Our standard workflows for creating package versions are pre-configured to use an environment named packaging. If you build your own workflows, or use an environment name other than packaging, include the declaration

environment: packaging # or other name

in your workflows that need to access this secret.

We recommend adding the following configurations to avoid disclosure of the packaging org secret:

  1. Configure package-upload builds to run only on main (using workflow triggers).

  2. Configure the packaging environment to be available only to builds on main.

  3. Configure Code Owners to identify one or more trusted staff members as owners of your .github directory.

  4. Configure Branch Protection for main to require code review and Code Owners review prior to merging Pull Requests. This ensures that rogue Actions cannot disclose this sensitive credential without being reviewed by your trusted staff members.

If you are building a second-generation package, you can still use this pattern to protect the higher-privileged Dev Hub credentials required to upload and promote a package. Set up a second Dev Hub user with the appropriate permissions, and store the Dev Hub auth URL for that user in a packaging environment.

image of GitHub environment configuration for packaging

Environments also allow you to secure your workflow for promoting a production release.

You can choose to set up required reviewers on your packaging environment. Your approvers will then need to sign off on all beta and production releases.

If you’d like beta builds to run automatically on commits to main without individual review, while still requiring review on production releases, you can set up two environments: packaging and packaging-prod. Configure required reviewers on packaging-prod, but not on packaging, and set the auth URL secret for your packaging org on both environments.

If you use a trigger, such as modification to a specific file protected by Code Owners, to initiate production package builds rather than a manually-initiated workflow, you may not need to use required reviewers on your packaging environment at all.

Concurrency Protection#

All Actions other than package uploads are safe to run in parallel, because they run against independent scratch orgs. First-generation package uploads, however, are generally serialized.

In GitHub Actions, concurrency protection takes place at the level of the workflow, not the individual Action. We recommend following the pattern shown in cumulus-actions/standard-workflows by ensuring that package-upload Actions are run in a job with the key concurrency set to packaging. This ensures that GitHub Actions serializes execution of jobs against the packaging org. Note that this concurrency setup is independent of your decisions around environment setup.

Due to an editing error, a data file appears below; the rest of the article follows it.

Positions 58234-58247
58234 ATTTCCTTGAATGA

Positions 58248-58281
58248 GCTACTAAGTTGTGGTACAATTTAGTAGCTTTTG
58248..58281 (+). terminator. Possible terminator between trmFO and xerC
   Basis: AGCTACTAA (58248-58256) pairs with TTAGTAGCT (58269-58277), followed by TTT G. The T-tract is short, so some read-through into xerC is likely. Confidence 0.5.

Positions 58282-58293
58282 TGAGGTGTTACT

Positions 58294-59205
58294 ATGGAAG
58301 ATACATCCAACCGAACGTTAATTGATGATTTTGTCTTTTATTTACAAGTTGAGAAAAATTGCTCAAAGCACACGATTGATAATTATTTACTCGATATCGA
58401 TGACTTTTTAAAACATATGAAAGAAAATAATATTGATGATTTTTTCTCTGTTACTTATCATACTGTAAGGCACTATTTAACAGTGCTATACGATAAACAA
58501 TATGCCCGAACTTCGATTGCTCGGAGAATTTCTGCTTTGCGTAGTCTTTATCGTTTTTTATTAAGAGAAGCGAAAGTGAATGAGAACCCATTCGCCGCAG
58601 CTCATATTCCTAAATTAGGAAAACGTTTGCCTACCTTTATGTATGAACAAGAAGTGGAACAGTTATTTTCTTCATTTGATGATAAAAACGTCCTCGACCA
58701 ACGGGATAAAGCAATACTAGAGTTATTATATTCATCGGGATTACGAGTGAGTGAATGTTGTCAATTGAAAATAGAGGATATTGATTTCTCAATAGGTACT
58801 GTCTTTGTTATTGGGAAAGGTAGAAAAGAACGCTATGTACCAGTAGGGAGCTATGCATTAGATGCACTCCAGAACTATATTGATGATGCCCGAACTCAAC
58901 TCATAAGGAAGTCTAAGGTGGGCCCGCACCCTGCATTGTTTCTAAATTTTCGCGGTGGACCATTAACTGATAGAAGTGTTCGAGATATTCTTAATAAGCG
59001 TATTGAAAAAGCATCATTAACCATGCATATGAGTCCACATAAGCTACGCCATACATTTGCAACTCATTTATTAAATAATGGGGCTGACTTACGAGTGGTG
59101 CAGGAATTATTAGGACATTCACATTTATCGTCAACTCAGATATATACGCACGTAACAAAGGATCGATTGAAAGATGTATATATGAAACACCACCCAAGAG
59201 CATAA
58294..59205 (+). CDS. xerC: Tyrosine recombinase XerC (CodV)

Deploying to a Production Org#

We’ve chosen not to provide standard workflows or actions for deploying to a production org. If you’re operating in an org development model, you’re likely to have specific requirements about how production deployments take place.

In many cases, you’ll want to use the deploy_unmanaged flow or the deploy task. deploy_unmanaged deploys metadata, but also unschedules Scheduled Apex and uninstalls previously-deployed components that have been removed from the source repository. If you do not want incremental component removal or Apex unscheduling, use the deploy task.

You may also wish to compose custom flows that perform other configuration, deployments, or setup operations on your production org.

Our release-production-1gp Action is an example of running Cumulus automation against a production org (in that case, the packaging org). We recommend using this Action as a model for your own deployment Actions that target Production or long-lived sandbox orgs.

Building from Scratch#

If you prefer to build your own GitHub Actions workflows for scratch, or need to extend the capabilities in our workflow framework, you can learn more about how CumulusCI consumes services and authenticated orgs and how to Register Environment Services.

If you need to use a different type of authentication, such as the JWT Flow, instead of SFDX auth URLs, you’ll need to compose your own workflows from our supplied primitives.

Running and Reviewing Actions Workflows#

Screenshot showing a running GitHub Action workflow

If you open a pull request for a branch that triggers a run of your Actions workflow, you will find a section at the bottom of the pull request that shows the results of the checks that were performed by the workflow:

Screenshot showing a successful check on a GitHub pull request

Some Actions are manually triggered, including our release-production-1gp and release-production-2gp Actions, which upload a production release of a package. To run an Action manually, navigate to the Actions tab, then select the workflow by name from the list. Click the Run workflow dropdown, choose the appropriate branch, and click the Run workflow button to start the run.

Running a GitHub Action manually

You can set any Action as a required status on a protected branch, such as your main branch. This means that changes can only be merged to that branch if these Actions complete successfully.

See GitHub’s documentation for instructions to configure protected branches and enable required status checks.